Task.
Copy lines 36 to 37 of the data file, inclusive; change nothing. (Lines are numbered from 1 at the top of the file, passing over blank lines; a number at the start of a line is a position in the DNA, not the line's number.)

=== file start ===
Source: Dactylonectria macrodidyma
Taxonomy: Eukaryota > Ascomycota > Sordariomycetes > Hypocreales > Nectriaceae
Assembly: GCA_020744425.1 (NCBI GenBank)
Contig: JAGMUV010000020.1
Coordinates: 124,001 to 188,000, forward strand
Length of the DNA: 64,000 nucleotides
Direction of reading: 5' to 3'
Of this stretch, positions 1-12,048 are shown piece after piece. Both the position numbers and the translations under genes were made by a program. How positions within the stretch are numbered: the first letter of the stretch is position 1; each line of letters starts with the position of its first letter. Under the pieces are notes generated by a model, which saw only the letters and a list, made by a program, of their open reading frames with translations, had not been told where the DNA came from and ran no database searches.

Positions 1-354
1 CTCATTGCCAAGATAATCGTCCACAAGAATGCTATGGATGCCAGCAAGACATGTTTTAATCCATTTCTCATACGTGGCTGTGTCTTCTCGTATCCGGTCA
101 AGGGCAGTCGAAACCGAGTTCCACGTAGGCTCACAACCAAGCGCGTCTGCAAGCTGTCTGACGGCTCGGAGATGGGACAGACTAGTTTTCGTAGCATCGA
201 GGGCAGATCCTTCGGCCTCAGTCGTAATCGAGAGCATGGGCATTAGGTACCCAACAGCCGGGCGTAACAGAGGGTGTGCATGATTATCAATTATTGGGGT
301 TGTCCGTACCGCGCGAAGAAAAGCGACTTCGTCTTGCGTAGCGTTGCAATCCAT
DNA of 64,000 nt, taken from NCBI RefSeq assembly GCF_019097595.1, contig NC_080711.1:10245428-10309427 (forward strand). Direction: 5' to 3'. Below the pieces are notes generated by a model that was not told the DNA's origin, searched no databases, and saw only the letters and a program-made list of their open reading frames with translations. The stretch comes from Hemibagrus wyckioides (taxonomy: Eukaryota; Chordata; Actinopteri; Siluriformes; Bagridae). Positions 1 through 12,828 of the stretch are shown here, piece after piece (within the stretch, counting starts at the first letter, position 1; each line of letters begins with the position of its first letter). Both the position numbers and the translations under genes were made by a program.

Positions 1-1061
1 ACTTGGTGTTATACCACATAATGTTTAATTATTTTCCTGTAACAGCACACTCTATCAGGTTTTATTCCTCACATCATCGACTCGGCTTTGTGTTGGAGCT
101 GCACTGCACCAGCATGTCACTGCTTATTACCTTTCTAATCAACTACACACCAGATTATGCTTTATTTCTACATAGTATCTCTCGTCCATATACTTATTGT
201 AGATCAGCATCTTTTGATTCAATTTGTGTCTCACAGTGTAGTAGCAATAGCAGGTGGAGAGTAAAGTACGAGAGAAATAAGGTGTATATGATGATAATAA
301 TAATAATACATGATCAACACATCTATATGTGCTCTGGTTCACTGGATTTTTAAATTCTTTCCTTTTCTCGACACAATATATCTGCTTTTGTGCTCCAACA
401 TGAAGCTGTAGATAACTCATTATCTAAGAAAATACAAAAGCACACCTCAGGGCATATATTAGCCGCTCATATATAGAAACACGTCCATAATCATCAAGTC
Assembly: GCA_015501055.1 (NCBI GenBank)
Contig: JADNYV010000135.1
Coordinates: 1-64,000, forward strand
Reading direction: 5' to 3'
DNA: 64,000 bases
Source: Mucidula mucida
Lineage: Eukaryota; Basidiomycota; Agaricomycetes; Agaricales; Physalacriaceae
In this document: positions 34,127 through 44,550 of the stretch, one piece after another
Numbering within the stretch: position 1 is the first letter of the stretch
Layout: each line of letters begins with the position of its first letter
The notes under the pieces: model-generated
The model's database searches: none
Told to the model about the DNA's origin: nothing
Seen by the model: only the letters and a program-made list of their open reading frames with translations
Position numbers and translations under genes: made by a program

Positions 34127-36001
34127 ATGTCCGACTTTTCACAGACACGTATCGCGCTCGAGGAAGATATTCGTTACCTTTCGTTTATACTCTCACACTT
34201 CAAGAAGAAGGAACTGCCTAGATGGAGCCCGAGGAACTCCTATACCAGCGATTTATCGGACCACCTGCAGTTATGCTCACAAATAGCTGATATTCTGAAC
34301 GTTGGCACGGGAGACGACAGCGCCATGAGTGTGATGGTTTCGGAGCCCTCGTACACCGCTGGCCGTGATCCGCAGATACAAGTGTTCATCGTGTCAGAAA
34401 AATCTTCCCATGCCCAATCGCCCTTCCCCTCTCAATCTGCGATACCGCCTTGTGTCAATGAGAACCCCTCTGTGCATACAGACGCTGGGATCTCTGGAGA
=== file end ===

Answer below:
Positions 34127-36001
34127 ATGTCCGACTTTTCACAGACACGTATCGCGCTCGAGGAAGATATTCGTTACCTTTCGTTTATACTCTCACACTT